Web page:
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Retail world battles waste

The retail world is battling to meet the recycling and waste pledges that they made last year. Some retail chains have already achieved what they set out to do last year and have provided interesting results on their achievements.

It was green tills galore with Waitrose, as it announced that its customers had reduced the amount of plastic bags they used by 20%. The green till is a plastic bag free checkout where customers get priority to be served first if they have their own shopping bags.  Waitrose trialled this out in 14 of its stores and as a result of its success has continued with its scheme. Branches across the country took part in the scheme including: Newport and Wolverhampton, Holloway Road in London and Banstead in Surrey.

Waitrose customer service manager Amy Luxford said: Our initial trials showed that we reduced the number of free carrier bags being used by branches with a green till by around 20%. Customers at these stores became green pioneers, demonstrating they are committed to reducing the use of plastic bags and as a result of this success, we have continued to operate a green till in 14 branches.

We will make further assessments before deciding on the next steps for the business.
The move was designed to promote the reuse and recycling of plastic carrier bags and the store pledges to achieve the targets agreed under the Courtauld Commitment and reduce the amount of food packaging its uses.

Another store that has made inroads on their pledges to increase recycling and decrease waste is Marks & Spencer. In their recent Plan A: Year One Review report, M&S highlight its successes. Last year M&S committed to: ...stop sending waste to landfill from our stores, offices and warehouses, reduce our use of packaging and carrier bags, and find new ways to recycle and reuse the materials we use.  M&S achieved the following:
* Reduced the use of carrier bags by 11% across its stores between April and December 2007;
* Reduced its plastic bag use by 66% in its Northern Ireland stores after introducing a 5 pence charge on its bags;
* Will roll out a similar trial to 35 other stores in the South West of England by the end of January 2008;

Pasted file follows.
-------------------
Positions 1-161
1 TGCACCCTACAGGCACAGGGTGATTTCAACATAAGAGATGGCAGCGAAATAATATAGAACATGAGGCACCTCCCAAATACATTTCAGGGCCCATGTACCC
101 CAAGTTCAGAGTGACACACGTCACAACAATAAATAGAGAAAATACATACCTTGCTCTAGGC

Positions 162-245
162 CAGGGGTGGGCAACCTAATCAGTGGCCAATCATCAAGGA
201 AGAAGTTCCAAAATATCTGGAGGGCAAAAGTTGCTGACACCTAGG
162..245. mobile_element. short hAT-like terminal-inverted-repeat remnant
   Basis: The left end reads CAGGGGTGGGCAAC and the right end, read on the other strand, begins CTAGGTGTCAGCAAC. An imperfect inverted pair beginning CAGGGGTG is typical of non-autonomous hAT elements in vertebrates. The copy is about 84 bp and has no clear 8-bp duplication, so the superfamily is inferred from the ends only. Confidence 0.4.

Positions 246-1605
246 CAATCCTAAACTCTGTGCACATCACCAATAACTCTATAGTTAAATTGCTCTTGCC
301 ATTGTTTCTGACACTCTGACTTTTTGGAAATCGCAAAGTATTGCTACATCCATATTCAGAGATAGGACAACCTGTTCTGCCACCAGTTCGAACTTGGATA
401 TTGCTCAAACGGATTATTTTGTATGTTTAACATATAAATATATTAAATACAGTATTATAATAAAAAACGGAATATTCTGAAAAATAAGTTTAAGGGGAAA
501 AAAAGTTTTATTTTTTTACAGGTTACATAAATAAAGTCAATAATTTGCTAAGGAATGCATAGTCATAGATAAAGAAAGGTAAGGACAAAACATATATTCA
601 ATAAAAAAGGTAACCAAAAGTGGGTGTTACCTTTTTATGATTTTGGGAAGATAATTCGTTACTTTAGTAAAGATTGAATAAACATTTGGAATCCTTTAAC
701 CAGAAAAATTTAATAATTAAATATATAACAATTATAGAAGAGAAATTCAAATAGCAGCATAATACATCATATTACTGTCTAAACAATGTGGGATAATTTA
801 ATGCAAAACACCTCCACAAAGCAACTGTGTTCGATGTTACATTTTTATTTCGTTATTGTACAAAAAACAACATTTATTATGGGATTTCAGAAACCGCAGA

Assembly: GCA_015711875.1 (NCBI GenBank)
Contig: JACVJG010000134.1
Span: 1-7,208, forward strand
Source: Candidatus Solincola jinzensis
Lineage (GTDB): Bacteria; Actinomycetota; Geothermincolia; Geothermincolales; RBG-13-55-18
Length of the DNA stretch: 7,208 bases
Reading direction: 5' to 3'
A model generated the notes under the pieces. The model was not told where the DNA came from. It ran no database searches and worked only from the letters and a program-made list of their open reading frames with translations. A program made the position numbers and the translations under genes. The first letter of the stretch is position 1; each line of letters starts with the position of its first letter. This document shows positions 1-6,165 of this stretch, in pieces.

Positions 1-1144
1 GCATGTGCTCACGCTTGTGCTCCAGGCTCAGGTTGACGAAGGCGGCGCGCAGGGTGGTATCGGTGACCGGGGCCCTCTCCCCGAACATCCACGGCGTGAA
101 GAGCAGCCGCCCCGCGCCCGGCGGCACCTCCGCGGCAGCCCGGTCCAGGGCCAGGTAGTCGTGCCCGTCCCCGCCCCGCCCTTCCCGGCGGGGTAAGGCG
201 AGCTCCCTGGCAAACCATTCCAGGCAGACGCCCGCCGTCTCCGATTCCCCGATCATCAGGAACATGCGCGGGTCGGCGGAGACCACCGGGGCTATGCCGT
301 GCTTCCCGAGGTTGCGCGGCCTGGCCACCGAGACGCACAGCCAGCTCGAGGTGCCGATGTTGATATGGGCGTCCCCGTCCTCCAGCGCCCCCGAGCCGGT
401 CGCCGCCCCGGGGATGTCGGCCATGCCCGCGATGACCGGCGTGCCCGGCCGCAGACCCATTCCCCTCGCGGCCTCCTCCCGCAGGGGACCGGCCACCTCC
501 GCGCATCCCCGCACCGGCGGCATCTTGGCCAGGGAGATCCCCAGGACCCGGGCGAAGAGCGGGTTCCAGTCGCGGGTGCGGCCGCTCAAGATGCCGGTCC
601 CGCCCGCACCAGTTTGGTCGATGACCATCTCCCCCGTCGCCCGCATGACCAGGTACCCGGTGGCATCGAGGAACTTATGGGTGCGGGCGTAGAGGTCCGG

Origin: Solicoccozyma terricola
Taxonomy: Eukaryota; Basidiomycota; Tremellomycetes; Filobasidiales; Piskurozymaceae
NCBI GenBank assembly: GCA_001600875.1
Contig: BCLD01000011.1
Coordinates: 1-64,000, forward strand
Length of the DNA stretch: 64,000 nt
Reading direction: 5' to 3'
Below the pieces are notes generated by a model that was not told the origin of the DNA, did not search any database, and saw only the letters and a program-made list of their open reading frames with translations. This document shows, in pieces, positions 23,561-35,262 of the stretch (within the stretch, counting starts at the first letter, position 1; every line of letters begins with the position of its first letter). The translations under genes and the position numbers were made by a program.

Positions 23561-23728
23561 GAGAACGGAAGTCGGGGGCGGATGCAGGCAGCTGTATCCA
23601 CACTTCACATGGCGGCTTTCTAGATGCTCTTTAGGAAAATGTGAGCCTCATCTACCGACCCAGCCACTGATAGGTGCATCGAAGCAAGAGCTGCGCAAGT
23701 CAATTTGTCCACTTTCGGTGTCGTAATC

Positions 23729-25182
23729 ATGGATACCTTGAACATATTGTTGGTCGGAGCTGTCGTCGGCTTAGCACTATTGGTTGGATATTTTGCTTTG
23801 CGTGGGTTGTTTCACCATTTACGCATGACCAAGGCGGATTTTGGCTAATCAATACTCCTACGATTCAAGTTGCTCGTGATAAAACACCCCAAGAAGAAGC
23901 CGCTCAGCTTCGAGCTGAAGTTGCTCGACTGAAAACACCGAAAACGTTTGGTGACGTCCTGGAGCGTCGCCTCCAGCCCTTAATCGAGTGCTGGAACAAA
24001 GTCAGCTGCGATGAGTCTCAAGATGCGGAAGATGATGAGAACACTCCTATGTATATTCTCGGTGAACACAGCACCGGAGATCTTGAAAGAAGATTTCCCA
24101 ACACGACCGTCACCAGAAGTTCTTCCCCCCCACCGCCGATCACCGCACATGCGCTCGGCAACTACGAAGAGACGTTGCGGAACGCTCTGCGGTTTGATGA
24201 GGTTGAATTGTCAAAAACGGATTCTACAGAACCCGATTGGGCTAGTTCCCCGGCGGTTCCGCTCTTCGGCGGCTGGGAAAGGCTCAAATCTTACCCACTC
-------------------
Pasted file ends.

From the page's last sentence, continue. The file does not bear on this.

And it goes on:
* Increased hanger recycling in stores by 32%;
* Recycled construction waste from its store refurbishment programme to 75% in 2007 and will push it up to 85% in 2008.

M&S has also introduced another major trial across the UK and Ireland with Oxfam to incentivise people to donate their used clothing to Oxfam stores. Anyone who donates M&S clothing at an Oxfam store will receive a £5 voucher for use when they purchase M&S clothing. However, the scheme has come under criticism from some quarters of the textile industry. Lawrence M Barry textile recycling manager Michelle Goggi said: My worry is that because M&S are paying people to donate to Oxfam that other charities will miss out who also rely on donated clothing.

Some sceptics might argue that this is a marketing ploy to pump money back into its stores. Wouldnt it have been a nicer and more charitable gesture for every sack donated, M&S would donate £5 to Oxfam?

M&S admit that it still has some challenges that it faces for 2008 which include: continuing to work on our plans to send zero waste to landfill; continuing the good progress currently being made to reduce our use of packaging and improve its recyclability; widening our carrier bag charging trial to M&S stores in the South West of England; and implementing our clothing recycling trial with Oxfam.

British Retail Consortium, the retail trade association, has said that retailers are setting themselves tougher targets and are focused more than ever on their commitments to reduce waste. A BRC spokesman told MRW: Retailers are focused on reducing waste and are actively committing on the pledges that they have already made, without the need for any draconian legislation. This has been done partly because of customer demand and partly because of environmental pledges.

The idea of retailers reducing their packaging has always been there because there has always been an incentive to reduce waste and save money. There is a perception from some campaign groups that retailers are pointlessly wrapping goods in unnecessary packaging for the hell of it. But reducing their packaging actually saves on costs and keeps goods fresh and protects goods from damage.

The BRC praised innovative initiatives like the green till scheme from Waitrose for encouraging customers to be more environmentally conscious, whilst not punishing and charging customers as a whole if they forget their shopping bags.

In addition to this electrical retailers are providing £10 million between July 2007, when the Waste Electrical and Electronic Equipment was introduced and December 2009, added the BRC spokesman.

So that is £10 million over two and a half years. The money is going to local authorities to upgrade their waste and recycling centres to enable those that cant already to collect waste electrical products.

 

 

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